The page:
Philo

Philo
Tuesday, April 22, 2003

Maybe it's got some difficult-to-code feature that's important for some ISV's or inhouse teams. If so, $500 is nothing.

Lots of places will pay anything up to $10,000 for genuinely useful tools that meet a business need and save them paying for extra developer time.

Also, if there's only a small market, and the product is useful for that market, it's better to charge a higher price so you can stay in business. All other things being equal. Selling 100 items at $5,000 is better than 1,000 at $50.

.
Tuesday, April 22, 2003

>>Selling 100 items at $5,000 is better than 1,000 at $50.

Of course it is, you make 450,000 more dollars.

Whapow!
Tuesday, April 22, 2003

[These guys are smoking dope. ]

Maybe they smoke high grade, that would explain the price.

trollbooth
Tuesday, April 22, 2003

Ask if it  does what we need and is it of excellent quality and reliability. If so, then look at whether buying the component would save money - how many hours would it take us to implement? 40 hours at $60/hr? That's $2400 cost, so $500 is a bargain and buying is a no-brainer. Even if it costs more in salary than would cost in-house, buying might enable us to shave 40 hours off the schedule and put that developer to work on some other critical part of the project. At the same time, we might be able to buy the confidence that it is well-tested and stable and won't give us trouble, unlike the brand new code from our own developer.

Comparing components to shrink wrap software like Winzip isn't appropriate. That's something else entirely. Buying components gives us intellectual property rights to embed and distribute, something that doesn't come with shrink wrap consumer software.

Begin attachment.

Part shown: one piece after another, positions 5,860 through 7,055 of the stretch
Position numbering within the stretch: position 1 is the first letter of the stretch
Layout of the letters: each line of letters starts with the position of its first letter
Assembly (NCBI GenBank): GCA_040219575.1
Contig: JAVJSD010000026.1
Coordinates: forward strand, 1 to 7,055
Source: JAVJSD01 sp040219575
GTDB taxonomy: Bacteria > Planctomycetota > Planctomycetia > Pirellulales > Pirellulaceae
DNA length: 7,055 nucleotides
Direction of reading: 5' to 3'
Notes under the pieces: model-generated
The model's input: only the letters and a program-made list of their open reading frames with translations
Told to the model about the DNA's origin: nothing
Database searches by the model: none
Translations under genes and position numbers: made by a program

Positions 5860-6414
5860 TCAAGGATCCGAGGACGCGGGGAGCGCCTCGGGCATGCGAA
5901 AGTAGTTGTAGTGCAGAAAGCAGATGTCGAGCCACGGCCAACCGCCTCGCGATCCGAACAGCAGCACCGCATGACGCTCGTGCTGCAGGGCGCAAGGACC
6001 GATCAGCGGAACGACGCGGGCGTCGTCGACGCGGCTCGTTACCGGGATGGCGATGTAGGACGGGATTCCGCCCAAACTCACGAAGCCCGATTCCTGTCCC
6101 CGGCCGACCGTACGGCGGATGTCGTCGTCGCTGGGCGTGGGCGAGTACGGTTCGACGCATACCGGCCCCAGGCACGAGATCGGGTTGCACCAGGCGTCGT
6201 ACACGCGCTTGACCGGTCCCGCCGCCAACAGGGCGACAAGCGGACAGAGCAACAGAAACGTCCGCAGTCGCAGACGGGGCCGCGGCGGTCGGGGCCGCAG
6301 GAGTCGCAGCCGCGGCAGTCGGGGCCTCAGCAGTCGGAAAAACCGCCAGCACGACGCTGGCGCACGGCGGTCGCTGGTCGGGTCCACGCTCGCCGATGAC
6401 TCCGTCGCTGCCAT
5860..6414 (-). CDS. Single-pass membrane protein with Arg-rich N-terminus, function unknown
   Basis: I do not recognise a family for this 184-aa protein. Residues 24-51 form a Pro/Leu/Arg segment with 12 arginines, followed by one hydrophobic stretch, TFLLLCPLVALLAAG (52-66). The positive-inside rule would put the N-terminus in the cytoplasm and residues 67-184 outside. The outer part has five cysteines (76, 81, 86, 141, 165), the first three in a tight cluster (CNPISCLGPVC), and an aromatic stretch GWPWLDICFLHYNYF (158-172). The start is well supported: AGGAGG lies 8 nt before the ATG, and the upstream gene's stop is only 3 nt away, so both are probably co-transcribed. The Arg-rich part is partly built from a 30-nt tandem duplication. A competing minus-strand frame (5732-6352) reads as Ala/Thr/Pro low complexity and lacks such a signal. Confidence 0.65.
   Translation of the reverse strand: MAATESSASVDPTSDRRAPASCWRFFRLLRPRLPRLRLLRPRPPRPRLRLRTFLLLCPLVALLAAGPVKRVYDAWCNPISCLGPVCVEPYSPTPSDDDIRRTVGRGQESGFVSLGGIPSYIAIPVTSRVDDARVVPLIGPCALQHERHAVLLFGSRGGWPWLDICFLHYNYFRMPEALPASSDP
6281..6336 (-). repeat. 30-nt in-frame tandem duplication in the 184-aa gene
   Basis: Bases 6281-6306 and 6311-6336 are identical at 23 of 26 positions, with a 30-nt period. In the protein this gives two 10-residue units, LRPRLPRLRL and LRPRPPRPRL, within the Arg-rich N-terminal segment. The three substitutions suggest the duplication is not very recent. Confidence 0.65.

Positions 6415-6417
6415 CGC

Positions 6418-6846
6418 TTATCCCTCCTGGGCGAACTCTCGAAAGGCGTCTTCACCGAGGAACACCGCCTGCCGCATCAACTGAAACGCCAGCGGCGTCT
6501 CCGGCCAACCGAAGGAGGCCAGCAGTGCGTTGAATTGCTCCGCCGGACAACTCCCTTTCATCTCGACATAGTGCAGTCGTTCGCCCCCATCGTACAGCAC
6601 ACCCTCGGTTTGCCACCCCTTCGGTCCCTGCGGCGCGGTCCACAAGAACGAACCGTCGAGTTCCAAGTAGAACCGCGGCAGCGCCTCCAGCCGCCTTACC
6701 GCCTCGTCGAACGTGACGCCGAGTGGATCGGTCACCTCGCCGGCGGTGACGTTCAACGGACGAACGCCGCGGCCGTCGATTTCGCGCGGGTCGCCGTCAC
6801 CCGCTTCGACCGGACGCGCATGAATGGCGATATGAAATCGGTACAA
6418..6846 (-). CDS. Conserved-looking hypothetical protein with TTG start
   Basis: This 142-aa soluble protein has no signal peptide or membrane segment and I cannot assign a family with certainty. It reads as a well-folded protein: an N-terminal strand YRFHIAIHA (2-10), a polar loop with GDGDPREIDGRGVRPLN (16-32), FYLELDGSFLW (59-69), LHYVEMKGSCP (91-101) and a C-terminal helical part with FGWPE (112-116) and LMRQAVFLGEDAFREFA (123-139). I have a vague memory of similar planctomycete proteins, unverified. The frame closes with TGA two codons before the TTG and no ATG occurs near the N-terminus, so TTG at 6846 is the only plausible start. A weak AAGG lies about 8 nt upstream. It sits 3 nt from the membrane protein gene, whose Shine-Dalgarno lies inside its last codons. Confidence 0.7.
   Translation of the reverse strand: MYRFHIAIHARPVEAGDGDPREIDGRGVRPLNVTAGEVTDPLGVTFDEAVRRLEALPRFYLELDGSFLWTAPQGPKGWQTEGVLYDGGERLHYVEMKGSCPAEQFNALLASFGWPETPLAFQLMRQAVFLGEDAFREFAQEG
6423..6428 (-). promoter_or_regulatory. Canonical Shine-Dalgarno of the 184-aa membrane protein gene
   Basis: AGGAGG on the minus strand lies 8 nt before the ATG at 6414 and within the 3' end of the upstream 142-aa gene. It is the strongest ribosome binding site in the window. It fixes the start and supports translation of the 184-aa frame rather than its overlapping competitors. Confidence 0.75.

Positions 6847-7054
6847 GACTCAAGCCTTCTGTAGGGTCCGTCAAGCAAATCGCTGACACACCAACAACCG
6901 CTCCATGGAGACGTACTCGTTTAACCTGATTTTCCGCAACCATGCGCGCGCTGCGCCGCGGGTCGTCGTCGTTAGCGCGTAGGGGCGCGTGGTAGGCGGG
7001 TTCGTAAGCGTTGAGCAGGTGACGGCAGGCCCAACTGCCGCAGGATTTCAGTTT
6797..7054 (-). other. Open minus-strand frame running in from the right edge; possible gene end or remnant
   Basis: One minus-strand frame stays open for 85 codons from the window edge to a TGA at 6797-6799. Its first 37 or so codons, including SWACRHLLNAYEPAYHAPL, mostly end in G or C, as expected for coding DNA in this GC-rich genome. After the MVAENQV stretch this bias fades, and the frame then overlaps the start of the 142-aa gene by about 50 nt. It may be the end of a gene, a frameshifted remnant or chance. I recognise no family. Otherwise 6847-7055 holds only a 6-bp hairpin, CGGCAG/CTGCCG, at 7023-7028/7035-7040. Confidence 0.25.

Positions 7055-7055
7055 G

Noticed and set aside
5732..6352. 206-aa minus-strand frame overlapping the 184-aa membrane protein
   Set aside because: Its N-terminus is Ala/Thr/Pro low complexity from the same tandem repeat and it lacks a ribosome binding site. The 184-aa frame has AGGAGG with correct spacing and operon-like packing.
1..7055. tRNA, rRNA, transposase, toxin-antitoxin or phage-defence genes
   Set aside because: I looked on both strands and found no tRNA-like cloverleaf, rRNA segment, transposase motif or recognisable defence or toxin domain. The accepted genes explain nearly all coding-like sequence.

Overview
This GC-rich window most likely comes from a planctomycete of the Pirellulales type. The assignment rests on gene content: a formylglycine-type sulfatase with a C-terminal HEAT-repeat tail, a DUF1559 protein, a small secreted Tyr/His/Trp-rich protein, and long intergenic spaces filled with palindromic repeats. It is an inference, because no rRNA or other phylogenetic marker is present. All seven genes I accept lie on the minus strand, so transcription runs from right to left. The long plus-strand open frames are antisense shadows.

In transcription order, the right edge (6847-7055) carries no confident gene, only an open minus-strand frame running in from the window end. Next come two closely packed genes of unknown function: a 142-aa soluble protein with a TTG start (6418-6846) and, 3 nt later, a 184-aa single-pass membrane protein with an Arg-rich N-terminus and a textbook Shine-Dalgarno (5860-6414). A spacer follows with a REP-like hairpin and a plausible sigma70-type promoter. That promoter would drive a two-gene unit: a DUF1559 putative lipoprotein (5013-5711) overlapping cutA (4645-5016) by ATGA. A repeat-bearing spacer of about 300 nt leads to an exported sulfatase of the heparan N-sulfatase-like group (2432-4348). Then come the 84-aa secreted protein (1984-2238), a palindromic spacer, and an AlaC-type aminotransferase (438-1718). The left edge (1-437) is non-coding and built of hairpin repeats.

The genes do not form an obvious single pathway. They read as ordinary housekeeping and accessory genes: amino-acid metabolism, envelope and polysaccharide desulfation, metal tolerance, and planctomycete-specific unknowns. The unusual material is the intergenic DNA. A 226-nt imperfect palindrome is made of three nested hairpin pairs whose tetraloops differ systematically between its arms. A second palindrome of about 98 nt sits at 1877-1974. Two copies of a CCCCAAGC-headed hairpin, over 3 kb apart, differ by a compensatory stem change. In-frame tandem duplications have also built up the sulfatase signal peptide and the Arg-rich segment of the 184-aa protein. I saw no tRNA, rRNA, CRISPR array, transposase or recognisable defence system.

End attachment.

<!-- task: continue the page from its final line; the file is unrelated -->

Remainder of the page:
Dennis Atkins
Tuesday, April 22, 2003

Considering I just made a tree that seems to be of comparable function in a few hours, I guess I'm worth a lot more than I thought I was. :-D

*makes notes to increase contracting price for the next contract*

Brad Wilson (dotnetguy.techieswithcats.com)
Tuesday, April 22, 2003

Dennis just hit it on the head.  You guys are being too literal.  You aren't just buying a component - you're buying time, you're buying convenience, and you may be buying sales, if the component is distributable and provides a feature that compels users to purchase your product.

Norrick
Tuesday, April 22, 2003

How soon will you eat the costs?

You can eat all the costs up front, after you broke even on all time and component cost, its free.  So the question is how long will it take to get there and once there how long can you sell for free?

Simon Lucy
Wednesday, April 23, 2003

You guys are treating the component likes it's "magic pixie dust". Components take time to understand and adapt. They have quirks, limitations, and bugs. All of this takes time, too. You upgrade the system and they stop working, so you have to file a report and wait for an upgrade, or not upgrade the system.

Third party components aren't magic. They don't just show up on your door step, get unwrapped, and mystically integrate themselves perfectly into your codebase.

Brad Wilson (dotnetguy.techieswithcats.com)
Wednesday, April 23, 2003